“2. All theater that privileges speech or rather the verb, all theater of words” The rejection of logo-centrism in Dan Deacon’s performances can be recognized in the simple fact that early all speech is improvised and contingent upon the present experience. There is not script, no director, no plot. Certain themes may recur and broad underlying structures (e.g. set-list) may be discernible, but, much like a jazz improvisation, these factors do not diminish its essentially improvised character.
“3. All abstract theater which excludes something from the totality of art.” It is perhaps in its artistic inclusivity that the Dan Deacon show bears its closest affinity to the Theater of Cruelty. Music, dance, comedy, visuals, tactile sensation, spoken word, athletic activity… all coincide at the event, blurring together in an unprecedented affective milieu.
“4. All theater of alienation…the non-participation of spectators” At the Dan Deacon performance, there are no spectators and there is no stage. The representational “4th wall” does not, and simply cannot, exist. Instead, it is precisely the enactment of the audience/performer which engenders the event. Certainly, Deacon functions as a master-of-ceremonies, holding a particularly unique role in regards to audio-performance. But his role is qualitatively similar to, perhaps nearly identical to, the audience/performer. His perspective, like every other, is unable to “describe it exhaustively and constitute it as an object.” Simply put, the Dan Deacon performance relies upon its audience/performer as much as on Dan Deacon himself.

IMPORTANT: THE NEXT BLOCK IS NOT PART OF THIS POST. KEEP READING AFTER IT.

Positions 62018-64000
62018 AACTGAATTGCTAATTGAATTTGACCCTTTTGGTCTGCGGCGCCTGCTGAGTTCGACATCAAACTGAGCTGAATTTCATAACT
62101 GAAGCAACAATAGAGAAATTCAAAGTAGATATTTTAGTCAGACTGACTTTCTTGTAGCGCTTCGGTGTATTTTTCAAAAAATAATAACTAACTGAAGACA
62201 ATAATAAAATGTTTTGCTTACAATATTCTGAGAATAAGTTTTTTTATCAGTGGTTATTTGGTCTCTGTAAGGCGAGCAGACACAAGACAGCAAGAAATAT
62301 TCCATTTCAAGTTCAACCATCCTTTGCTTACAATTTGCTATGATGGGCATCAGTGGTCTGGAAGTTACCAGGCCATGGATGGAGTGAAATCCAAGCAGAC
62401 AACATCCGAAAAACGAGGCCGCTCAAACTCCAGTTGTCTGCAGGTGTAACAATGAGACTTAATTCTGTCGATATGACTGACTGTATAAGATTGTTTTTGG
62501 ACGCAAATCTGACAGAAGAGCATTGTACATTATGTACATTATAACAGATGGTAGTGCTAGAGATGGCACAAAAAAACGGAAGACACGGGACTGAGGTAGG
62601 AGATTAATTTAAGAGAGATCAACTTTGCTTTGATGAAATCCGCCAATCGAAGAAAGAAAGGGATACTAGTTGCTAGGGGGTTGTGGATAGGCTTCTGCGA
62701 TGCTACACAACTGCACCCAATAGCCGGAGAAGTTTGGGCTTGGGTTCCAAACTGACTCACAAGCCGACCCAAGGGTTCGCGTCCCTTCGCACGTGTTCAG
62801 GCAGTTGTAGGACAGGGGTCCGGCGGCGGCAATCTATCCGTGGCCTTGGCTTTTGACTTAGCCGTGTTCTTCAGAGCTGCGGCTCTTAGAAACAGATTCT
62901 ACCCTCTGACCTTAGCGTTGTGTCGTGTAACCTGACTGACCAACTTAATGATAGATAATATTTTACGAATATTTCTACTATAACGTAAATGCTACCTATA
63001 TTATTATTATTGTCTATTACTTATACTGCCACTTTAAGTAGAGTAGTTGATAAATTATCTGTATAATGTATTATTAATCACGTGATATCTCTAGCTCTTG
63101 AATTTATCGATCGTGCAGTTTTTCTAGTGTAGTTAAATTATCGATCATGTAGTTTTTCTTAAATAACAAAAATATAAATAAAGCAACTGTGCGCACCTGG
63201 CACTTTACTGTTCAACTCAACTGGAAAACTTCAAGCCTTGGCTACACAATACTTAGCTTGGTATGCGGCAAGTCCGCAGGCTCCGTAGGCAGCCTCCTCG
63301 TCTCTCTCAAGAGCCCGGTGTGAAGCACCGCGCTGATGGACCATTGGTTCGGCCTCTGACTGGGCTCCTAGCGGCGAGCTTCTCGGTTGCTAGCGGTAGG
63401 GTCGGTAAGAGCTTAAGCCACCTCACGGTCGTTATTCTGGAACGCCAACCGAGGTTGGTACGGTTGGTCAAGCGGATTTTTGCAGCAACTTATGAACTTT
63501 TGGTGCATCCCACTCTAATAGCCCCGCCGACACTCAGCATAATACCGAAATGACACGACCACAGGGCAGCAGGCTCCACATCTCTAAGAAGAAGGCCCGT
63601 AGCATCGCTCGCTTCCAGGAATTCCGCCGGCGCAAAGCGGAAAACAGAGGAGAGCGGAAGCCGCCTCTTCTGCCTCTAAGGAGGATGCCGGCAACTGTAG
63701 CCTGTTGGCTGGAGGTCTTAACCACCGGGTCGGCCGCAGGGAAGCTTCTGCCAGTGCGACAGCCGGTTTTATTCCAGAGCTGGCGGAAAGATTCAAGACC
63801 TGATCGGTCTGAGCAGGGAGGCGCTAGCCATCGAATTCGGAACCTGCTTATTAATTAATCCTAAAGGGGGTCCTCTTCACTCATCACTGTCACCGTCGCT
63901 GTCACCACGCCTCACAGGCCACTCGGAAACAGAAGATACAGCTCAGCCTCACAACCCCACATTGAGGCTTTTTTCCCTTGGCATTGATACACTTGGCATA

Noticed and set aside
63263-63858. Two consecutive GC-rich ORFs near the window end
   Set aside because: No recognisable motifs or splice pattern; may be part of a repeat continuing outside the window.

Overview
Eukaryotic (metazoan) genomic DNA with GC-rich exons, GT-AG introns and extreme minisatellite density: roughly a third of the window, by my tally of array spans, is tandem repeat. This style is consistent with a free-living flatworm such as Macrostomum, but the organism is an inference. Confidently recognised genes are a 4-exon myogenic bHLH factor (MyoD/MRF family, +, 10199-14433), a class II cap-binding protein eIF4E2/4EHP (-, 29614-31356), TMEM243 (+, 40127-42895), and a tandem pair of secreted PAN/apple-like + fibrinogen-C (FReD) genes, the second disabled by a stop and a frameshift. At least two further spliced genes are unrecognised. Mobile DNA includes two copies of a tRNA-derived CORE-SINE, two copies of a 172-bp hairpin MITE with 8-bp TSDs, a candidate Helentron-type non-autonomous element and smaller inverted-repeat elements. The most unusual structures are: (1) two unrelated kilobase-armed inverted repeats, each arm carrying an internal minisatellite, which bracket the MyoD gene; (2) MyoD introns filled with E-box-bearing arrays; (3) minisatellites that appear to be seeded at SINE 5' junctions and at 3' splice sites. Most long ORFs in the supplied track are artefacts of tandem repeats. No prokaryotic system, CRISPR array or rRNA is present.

“5. All nonpolitical theater” and “6. All idealogical theater… theater seeking to transmit a content.” These final two principles must be taken together if their meanings are to be accurately understood. For, the “politics” of the Theater of Cruelty must not be misunderstood as ideological. Pure theater does not seek to communicate, interpret, create, or deliver a content; even a political content. In what sense, then, can the Theater of Cruelty be understood as “political”? The theater is itself a political act. Once again, it must be recognized that the nonrepresentational character of the theater derives from its essence as enactment. The theater is political because it enacts politics, not because it transmits political ideologies. Like protest, rallies, or the recent “Occupy” encampments the simple act of gathering, the assembly of individuals, is itself a political act. Precisely the same can be said of the Dan Deacon concert. The act of assembly, even assembly with an aim toward the arts, is a political activity.
We must therefore reject the common assertion that the Theater of Cruelty is an impossible theater. For, not only is it possible, but it has been and is being actualized. Perhaps not within the “theater world,” but certainly within the wider world of artistic expression. As a twenty-first century Theater of Cruelty, the Dan Deacon performance permeates the audience/performer. It moves beyond mere representation and strikes at the nonrepresentational core of human reality, life itself.
*Derrida, Jacques. “The Theater of Cruelty and the Closure of Representation” in Writing and Difference. Trans. Alan Bass (Chicago: The University of Chicago Press, 1978)